Common Workplace Injuries – Keeping Your Workers Safe

Health and safety is a paramount concern within any business. Not only is it a legal requirement that businesses take every reasonable measure possible to protect their staff, but proper health and safety can also improve morale, productivity and quality of work. Granted, some lines of work are riskier than others – there are more hazards on a construction site as opposed to in an office – but this does not mean an employer can get complacent.

Below, we have listed the most common workplace injuries with advice on what you can do to minimise any present risks.

Muscle and Back Injuries

Back injuries are a frighteningly common occurrence in the workplace, by virtue of the workplace activities and risks that can bring them about. Workshops and construction sites are awash with heavy loads in the form of tools, equipment and materials, the incorrect movement of which can lead to muscle strain and back injury. Even office environments can cause back injuries, from the incorrect lifting of stationery to poor posture when working.

The chief way in which back injuries can be avoided is by comprehensively training staff on-site how to safely lift heavy loads – and not to lift especially heavy loads without a buddy. In construction sites and workshops, lifting injuries can be minimised by the use of trollies for heavy raw materials, and a tool chest on wheels for the delivery of heavy toolsets and power tools.

Falls from Height

Falling from height is a thankfully uncommon occurrence in the average administrative environment, but is a serious risk in construction, and especially larger industrial environments; falls from height are the third-highest cause of fatal injury in the food industry, being responsible for 20% of accidental deaths.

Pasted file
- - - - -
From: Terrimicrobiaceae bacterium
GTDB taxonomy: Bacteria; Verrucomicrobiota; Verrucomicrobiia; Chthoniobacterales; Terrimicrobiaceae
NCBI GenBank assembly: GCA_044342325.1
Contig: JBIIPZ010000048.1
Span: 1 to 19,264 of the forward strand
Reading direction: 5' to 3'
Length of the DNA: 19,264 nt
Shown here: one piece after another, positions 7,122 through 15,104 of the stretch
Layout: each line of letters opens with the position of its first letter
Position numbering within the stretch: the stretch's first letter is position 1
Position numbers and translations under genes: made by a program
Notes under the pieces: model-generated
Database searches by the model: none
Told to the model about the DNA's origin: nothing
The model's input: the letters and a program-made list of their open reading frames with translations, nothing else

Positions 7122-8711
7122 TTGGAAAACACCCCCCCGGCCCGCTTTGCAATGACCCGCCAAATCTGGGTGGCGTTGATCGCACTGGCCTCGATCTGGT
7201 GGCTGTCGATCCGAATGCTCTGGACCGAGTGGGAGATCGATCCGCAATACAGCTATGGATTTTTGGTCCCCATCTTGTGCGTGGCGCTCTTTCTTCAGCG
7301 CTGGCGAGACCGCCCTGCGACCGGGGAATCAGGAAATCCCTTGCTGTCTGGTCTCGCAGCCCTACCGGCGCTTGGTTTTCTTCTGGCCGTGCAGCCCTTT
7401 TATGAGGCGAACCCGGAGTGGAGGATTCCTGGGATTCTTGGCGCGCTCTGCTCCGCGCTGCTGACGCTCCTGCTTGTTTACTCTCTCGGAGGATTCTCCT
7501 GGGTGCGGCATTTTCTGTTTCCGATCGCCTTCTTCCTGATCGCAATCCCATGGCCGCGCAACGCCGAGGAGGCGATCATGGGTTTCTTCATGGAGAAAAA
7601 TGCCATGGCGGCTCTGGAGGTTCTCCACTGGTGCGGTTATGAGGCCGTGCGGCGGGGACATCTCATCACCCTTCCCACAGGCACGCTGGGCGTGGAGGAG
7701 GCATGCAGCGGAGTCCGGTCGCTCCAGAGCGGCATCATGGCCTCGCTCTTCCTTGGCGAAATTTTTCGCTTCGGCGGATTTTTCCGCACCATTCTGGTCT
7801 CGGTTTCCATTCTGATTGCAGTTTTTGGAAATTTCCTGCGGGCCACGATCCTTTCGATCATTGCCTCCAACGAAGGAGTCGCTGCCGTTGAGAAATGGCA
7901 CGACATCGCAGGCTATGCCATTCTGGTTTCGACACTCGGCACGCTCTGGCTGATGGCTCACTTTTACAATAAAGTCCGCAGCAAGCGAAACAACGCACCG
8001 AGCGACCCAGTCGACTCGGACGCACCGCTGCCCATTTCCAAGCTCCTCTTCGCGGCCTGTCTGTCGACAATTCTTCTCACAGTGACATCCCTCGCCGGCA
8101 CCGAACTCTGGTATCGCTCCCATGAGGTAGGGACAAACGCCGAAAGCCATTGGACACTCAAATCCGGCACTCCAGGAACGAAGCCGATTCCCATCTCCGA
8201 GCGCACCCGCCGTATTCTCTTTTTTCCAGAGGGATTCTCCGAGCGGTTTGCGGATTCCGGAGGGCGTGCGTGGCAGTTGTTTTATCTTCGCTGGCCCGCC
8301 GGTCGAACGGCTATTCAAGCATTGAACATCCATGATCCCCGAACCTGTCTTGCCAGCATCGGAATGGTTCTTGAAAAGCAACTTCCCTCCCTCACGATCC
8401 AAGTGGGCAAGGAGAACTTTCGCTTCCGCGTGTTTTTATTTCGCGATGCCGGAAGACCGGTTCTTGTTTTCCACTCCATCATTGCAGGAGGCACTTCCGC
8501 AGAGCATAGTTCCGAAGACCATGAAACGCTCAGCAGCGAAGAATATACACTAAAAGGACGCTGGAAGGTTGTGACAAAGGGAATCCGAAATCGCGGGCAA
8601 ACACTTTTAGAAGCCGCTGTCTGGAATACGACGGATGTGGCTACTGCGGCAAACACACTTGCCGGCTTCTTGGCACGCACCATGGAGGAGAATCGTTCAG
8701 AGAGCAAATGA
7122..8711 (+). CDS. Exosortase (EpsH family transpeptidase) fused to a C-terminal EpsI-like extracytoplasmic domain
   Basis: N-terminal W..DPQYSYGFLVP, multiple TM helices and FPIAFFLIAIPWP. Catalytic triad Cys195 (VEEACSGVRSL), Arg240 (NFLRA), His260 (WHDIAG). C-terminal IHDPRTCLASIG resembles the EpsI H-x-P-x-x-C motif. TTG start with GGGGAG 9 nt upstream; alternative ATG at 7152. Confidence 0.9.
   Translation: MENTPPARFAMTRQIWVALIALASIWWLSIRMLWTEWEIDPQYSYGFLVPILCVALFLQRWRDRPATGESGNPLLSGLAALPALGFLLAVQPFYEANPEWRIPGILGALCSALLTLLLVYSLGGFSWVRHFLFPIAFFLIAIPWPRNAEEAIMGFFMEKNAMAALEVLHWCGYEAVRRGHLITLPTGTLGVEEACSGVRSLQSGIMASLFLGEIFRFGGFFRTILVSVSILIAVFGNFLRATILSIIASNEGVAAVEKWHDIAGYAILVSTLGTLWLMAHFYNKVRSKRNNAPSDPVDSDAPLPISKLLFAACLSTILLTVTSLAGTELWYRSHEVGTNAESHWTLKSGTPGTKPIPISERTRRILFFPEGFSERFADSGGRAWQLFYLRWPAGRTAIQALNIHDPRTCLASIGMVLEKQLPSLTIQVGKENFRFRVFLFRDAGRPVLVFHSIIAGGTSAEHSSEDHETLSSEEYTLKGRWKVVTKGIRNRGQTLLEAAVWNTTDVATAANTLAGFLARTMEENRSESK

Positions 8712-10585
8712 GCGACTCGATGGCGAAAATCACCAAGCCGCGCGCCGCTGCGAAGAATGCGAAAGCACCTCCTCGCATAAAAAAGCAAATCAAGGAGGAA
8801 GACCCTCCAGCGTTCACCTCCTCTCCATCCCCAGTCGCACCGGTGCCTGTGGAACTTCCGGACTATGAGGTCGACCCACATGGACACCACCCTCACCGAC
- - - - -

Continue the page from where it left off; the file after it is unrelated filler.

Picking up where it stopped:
With prevention the best kind of health and safety measure, avoiding working from a height where possible is the best way to reduce the risk of injury. Where avoiding working from height is impossible, other precautions must be taken – such as the appointment of an assistant when using a ladder to ‘foot’ the ladder.

Falling Objects

Working at height also poses another health and safety risk to other workers, being dropped or falling objects from height. The risks associated with items being dropped are naturally increased, whether material, a tool or even a pen – which could go on to injure a worker at ground level.

In many cases, a hard hat is not sufficient protection from a falling object and should be considered a last resort for protection from falling objects. Instead, objects should be prevented from falling at every opportunity; tool lanyards can ensure equipment remains tethered to a person or structure, while wide platforms can prevent materials from slipping off.

Poor Quality Equipment

Lastly, as previously mentioned personal protective equipment – or PPE – is often considered a last resort when it comes to workplace health and safety. However, it can be necessary for protection in a variety of tasks, and injurious if not up to code. All PPE must be reviewed and replaced on a regular basis, and in buying new PPE an employer should endeavour to check that it is CE certified.